The SFP saltwater value chain is a four stage process that uses solar power combined with desalinated water and increasingly salinated water to create valuable outputs. The four core stages are shown below in this diagram from their website:
SFP also envisions adding not-yet-tested components to the value chain, especially in large scale applications, taking external and system generated inputs to generate useful outputs including:
- Bio-energy generators of biomass by either anaerobic digestion (where methane-producing bacteria digest biomass in an oxygen-poor environment) to generate biogas and nutrient rich digestive sludge or by pyrolysis (where decomposition is achieved through applying high temperatures) to generate bio-oil, syngas and carbon rich biochar.
- Livestock farming integrated with areas of the outdoor evaporation hedges. Livestock can add fertilization with their excretions, inexpensively harvest the fodder produced in these areas, provide revenue generating output like milk and eggs, self-replicate, and be harvested for meat.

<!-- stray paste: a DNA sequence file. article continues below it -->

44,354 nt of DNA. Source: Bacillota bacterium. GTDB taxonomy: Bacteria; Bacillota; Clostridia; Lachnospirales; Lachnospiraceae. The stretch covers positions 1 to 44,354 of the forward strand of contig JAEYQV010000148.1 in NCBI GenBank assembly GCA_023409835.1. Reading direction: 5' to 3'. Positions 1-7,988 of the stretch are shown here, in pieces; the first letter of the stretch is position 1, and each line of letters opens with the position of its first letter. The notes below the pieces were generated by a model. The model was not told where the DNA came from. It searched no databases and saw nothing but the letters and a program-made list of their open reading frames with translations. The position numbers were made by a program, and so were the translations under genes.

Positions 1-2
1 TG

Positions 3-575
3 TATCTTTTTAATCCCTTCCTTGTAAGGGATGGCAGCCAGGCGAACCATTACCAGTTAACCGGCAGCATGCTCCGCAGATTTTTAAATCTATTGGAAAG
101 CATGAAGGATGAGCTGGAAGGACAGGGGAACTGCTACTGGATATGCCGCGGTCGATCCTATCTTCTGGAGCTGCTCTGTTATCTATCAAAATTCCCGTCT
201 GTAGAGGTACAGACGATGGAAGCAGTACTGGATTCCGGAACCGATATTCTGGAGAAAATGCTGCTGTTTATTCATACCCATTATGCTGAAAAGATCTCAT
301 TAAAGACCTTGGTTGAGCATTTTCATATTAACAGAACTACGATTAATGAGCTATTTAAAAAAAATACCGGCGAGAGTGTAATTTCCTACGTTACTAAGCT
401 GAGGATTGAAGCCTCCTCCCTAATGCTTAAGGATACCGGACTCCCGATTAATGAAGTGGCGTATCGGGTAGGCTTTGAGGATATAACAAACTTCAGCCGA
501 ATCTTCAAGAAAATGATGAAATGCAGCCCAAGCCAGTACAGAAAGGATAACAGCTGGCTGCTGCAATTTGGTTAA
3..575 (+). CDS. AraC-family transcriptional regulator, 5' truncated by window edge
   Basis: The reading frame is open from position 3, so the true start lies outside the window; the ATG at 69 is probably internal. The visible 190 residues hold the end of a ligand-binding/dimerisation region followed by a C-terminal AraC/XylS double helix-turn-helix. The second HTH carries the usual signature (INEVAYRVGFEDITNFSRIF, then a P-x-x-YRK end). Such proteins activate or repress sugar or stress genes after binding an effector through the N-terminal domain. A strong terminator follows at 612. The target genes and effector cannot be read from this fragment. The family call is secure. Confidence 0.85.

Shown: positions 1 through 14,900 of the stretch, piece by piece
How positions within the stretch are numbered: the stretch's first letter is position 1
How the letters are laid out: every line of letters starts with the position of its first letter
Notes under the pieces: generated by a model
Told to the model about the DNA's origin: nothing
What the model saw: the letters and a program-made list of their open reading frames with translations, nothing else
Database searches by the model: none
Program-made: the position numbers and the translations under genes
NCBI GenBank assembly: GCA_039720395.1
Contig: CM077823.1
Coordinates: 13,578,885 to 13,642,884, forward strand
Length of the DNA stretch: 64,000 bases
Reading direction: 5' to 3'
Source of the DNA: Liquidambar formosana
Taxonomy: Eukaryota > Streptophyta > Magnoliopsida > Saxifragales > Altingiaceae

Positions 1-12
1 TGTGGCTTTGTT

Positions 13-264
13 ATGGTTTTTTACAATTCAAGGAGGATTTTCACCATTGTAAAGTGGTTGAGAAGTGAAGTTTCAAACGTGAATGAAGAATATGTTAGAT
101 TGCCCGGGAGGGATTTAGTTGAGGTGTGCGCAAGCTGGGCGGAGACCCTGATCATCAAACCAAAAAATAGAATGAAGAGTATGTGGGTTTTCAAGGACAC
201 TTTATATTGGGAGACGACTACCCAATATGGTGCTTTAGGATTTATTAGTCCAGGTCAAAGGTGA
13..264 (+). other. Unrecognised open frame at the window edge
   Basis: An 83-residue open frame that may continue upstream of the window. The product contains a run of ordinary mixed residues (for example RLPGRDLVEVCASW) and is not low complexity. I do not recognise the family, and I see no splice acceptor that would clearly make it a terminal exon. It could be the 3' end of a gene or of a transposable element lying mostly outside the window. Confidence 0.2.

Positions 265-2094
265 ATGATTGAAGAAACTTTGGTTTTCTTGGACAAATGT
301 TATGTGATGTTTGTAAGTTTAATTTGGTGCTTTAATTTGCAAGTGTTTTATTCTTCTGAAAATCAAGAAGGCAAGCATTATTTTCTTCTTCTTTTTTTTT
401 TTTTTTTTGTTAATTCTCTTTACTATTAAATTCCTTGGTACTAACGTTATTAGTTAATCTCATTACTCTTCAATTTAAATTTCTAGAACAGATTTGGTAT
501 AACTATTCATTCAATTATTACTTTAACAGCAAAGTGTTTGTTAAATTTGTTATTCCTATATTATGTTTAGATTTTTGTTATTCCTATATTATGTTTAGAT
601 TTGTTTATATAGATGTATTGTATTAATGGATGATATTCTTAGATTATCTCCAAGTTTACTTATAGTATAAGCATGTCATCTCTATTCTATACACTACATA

- The use of waste CO2 from nearby industry to boost growth of algae and greenhouse crops.
SFP Progress to Date
- An area to grow halophytes (salt-tolerant plants)
- A pond to grow algae
- A greenhouse to grow vegetables
- An evaporative hedge area to grow arid-climate plants
- A facility to produce salt from highly concentrated brine
They reported publicly that they were able to quantify the scale of greenhouse operations that could replace Qatar imports of cucumbers, tomatoes, peppers and eggplants. The project was funded by two fertilizer companies. Funding for expanding the pilot to a larger scale production facility, however, did not materialize.